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  • [Behavior] Potentially Aggressive Female

    I have just purchased a year old female jungle VPI about 8 days ago. All conditions are good, with the exception that the tank she is in is on the small size (she will be moved to a proper sized pvc ASAP). She is about 40" long.

    She was rather calm the first few days I had her, but the past owner rarely handled her due to the fact he had a large number of snakes. As well he kept her enclosure at head level, where as now she is at waist level. I fed her a small frozen rat on Friday, and she took it no problem.

    That being said she is somewhat aggressive (as in striking at the glass). If my hands are in the tank, no problems at all, it's only when i go to put the top back on and there is movement outside the tank. I can walk by the tank and she is fine as well, I do noticed her watching intently more then my other Boa's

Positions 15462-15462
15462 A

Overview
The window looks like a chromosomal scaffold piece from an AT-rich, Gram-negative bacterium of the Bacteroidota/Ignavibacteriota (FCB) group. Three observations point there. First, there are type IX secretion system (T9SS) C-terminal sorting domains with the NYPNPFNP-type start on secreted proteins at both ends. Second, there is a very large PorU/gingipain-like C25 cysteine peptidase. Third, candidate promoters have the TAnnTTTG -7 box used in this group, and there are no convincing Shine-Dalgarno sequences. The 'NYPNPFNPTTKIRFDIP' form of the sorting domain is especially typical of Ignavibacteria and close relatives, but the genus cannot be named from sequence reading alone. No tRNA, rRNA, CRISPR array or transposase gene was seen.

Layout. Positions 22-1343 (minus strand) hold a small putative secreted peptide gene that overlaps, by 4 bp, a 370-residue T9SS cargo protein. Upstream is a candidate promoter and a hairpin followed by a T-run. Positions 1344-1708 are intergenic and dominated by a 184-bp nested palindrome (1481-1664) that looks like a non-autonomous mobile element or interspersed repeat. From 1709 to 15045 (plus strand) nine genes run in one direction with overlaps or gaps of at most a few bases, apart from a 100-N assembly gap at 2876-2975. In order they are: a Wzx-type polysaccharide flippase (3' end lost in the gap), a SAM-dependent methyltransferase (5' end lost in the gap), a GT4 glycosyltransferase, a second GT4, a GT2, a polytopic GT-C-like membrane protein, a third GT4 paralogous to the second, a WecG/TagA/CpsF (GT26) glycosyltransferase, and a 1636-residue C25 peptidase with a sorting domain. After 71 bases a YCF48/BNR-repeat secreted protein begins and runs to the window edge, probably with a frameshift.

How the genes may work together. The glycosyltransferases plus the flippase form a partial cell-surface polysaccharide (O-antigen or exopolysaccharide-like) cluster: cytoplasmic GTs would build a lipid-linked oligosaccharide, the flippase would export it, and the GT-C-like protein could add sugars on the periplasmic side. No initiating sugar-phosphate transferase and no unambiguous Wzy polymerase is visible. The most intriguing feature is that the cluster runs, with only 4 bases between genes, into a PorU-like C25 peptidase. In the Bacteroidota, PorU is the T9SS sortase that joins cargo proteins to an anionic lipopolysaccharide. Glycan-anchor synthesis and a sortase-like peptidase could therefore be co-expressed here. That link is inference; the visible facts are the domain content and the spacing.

1. Do you see this as being normal?
    2. How much longer should I wait to handle? As I would like to move her to the new enclosure this Wednesday, do you think this is a good idea?
    3. How should I go about handling her, as I'm pretty sure I'm going to get bit. I have two other boas that are extremly tame, and have never struck, so this is new to me.

    Thanks

  • #2
    Re: Potentially Aggressive Female